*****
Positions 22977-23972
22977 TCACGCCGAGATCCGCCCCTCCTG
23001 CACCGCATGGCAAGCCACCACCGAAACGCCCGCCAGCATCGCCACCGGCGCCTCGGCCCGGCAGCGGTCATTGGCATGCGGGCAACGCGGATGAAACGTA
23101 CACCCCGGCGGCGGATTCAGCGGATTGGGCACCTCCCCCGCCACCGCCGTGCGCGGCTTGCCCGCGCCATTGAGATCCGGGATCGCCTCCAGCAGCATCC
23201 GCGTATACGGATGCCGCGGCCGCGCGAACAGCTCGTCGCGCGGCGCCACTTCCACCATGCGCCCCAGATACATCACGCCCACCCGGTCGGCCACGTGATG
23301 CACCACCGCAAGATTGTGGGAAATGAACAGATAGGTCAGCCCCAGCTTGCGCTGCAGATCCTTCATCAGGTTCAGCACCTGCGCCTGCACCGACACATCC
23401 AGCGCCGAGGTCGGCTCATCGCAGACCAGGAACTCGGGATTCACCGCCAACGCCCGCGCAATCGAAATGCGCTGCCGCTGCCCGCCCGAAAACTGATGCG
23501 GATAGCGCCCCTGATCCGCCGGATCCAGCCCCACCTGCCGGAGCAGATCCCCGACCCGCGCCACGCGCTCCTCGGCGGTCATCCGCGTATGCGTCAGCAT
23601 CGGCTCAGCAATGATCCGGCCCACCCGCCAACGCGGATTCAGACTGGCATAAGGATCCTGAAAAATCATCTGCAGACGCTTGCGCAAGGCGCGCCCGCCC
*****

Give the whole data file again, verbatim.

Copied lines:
Positions 22977-23972
22977 TCACGCCGAGATCCGCCCCTCCTG
23001 CACCGCATGGCAAGCCACCACCGAAACGCCCGCCAGCATCGCCACCGGCGCCTCGGCCCGGCAGCGGTCATTGGCATGCGGGCAACGCGGATGAAACGTA
23101 CACCCCGGCGGCGGATTCAGCGGATTGGGCACCTCCCCCGCCACCGCCGTGCGCGGCTTGCCCGCGCCATTGAGATCCGGGATCGCCTCCAGCAGCATCC
23201 GCGTATACGGATGCCGCGGCCGCGCGAACAGCTCGTCGCGCGGCGCCACTTCCACCATGCGCCCCAGATACATCACGCCCACCCGGTCGGCCACGTGATG
23301 CACCACCGCAAGATTGTGGGAAATGAACAGATAGGTCAGCCCCAGCTTGCGCTGCAGATCCTTCATCAGGTTCAGCACCTGCGCCTGCACCGACACATCC
23401 AGCGCCGAGGTCGGCTCATCGCAGACCAGGAACTCGGGATTCACCGCCAACGCCCGCGCAATCGAAATGCGCTGCCGCTGCCCGCCCGAAAACTGATGCG
23501 GATAGCGCCCCTGATCCGCCGGATCCAGCCCCACCTGCCGGAGCAGATCCCCGACCCGCGCCACGCGCTCCTCGGCGGTCATCCGCGTATGCGTCAGCAT
23601 CGGCTCAGCAATGATCCGGCCCACCCGCCAACGCGGATTCAGACTGGCATAAGGATCCTGAAAAATCATCTGCAGACGCTTGCGCAAGGCGCGCCCGCCC